Travis Arthofer would not be alive if he hadn’t discovered his passion for live streaming competitive FIFA matches to an interactive online audience five times per week.
The 52-year-old, currently living in Denver, Colorado, experienced life-changing spinal injuries during an accident that occurred after his U.S. military service, leaving his mobility severely hampered, his traditional job prospects non-existent and intense pain pulsating through the right side of his body at all times.
Through Arthofer’s gaming routine, however, he says he has found purpose not only within his own social life, but also in his newfound mission to assist others with disabilities interested in becoming more included in esports.
“I would not be here today on this planet without this, that's being honest,” he told Goal. “When I fire up that stream first thing in the morning and that community is there, it means everything to me, man. And to me, the only reason I want to succeed with streaming is because I want to be able to give back.
"Ultimately, my goal is to be in a position where we can provide that kind of service for veterans, and in particular disabled veterans, because people with disabilities, their minds don't stop. It's just that certain attributes are diminished. And so you have to kind of adapt in life.”
Arthofer is part of a movement of gamers with disabilities who in addition to community-building, have pushed console makers to create accessible, customisable controllers and asked publishers such as FIFA-creator EA Sports to include more flexible game settings so that anyone can find a way to compete.
In the earlier days of the gaming industry, advocates for the cause had been left feeling perpetually unheard, but they are slowly gaining momentum as they harness social networks and climb to more influential positions.
Said Steven Spohn, the chief operating officer of the AbleGamers charity: “People are starting to get it. One of the things that we ran into, in the very, very beginning, was companies really not listening. They really weren't hearing that people with disabilities were a core segment of the gaming population, and that they needed attention.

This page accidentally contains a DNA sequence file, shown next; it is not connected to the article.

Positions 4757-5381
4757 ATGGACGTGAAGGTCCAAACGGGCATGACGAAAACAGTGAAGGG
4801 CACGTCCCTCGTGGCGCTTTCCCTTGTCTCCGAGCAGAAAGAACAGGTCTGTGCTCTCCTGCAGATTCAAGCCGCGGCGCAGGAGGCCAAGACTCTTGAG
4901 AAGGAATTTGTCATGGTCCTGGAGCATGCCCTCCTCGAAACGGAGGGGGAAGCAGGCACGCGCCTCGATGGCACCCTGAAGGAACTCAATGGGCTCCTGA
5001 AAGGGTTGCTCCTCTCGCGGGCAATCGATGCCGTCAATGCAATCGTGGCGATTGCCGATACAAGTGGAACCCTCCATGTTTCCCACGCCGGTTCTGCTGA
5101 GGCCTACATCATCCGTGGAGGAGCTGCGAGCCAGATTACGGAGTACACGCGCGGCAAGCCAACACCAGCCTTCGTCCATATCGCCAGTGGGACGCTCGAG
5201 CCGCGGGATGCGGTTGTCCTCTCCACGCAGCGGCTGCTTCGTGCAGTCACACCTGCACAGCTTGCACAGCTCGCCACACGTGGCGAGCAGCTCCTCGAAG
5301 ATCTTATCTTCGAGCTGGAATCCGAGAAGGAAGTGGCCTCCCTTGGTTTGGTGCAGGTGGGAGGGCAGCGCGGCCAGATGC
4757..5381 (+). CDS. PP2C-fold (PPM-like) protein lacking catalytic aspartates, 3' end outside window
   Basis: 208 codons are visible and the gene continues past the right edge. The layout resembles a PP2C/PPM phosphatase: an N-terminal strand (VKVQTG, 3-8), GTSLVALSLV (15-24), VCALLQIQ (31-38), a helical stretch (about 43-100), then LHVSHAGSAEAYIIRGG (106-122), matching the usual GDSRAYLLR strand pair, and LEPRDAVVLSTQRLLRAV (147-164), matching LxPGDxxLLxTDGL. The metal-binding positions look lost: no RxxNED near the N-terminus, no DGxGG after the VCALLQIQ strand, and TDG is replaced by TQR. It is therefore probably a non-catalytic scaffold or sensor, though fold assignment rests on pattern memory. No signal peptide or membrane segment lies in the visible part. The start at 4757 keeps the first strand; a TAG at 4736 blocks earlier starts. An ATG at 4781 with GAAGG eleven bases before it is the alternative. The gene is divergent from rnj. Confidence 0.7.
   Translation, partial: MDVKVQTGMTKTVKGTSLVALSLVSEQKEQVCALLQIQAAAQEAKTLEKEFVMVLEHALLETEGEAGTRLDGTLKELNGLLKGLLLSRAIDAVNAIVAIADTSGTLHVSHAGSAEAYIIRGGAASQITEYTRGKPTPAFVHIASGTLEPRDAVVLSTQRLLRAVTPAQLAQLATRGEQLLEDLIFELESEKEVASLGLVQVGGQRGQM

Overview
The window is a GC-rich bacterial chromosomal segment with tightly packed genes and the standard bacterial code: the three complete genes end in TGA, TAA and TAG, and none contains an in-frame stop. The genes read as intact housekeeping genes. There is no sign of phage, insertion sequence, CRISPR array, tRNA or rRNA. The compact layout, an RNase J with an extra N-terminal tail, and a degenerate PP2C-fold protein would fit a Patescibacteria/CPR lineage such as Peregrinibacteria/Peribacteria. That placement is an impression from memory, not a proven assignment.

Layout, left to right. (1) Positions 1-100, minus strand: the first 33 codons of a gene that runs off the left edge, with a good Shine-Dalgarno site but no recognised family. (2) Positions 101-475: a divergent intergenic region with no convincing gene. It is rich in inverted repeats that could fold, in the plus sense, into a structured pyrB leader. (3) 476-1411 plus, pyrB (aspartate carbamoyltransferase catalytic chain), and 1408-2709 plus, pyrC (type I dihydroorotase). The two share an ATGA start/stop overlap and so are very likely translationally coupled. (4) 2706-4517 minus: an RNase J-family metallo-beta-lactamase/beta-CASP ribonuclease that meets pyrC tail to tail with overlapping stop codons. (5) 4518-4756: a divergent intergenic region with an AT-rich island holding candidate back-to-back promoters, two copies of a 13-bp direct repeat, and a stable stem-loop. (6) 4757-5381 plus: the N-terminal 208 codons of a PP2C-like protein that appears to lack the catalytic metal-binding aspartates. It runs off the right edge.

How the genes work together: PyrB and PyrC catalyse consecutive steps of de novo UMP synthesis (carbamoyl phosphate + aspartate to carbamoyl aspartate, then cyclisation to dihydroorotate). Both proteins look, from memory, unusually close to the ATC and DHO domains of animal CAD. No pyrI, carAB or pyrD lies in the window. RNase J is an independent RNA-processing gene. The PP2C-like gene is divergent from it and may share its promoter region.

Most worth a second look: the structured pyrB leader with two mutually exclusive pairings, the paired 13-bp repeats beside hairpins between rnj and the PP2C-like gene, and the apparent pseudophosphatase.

“Thanks to a lot of work from a lot of advocates, we’ve successfully got it to the point where now they recognize disabled people do need a voice and do need different options. But there are still some lagging behind.”
The diverse population of gamers with disabilities pushing for a greater voice in the industry includes myriad groups, from charities to national esports bodies to individuals such as Arthofer, who, by way of simply existing in a streaming space traditionally dominated by non-disabled competitors, make an impact by diversifying digital platforms.
But AbleGamers, the group Spohn helps lead, is often cited as a leading force in making the industry a more inclusive space.
Based in West Virginia, the organisation provides custom gaming set-ups to people with disabilities who cannot afford to purchase them on their own. The non-profit learns the specific accommodations people who have contacted them need, and then sends them customised hardware free of charge.
Each individual receives between six to 20 hours of consultation, Spohn said, and a recent spike in video game interest has pushed the organisation to increase the size of its staff over the past year.
As knowledge of the expertise AbleGamers offers has grown, the group has also been able to communicate directly with industry heavyweights about tailoring hardware directly to people with disabilities.
They notably consulted with Microsoft on the Xbox Adaptive Controller first released in 2018, helping form the versatile port that can be mixed and matched with connector cables to ultimately allow a person to use any part of their body, from foot to tongue, to control on-screen characters.
They also carry out dialogues with publishers such as EA Sports about enabling a wider variety of possible button inputs so players can execute moves regardless of which body parts they are capable of using – in other words, ensuring that a device like the Xbox Adaptive Controller can be fully integrated with a game.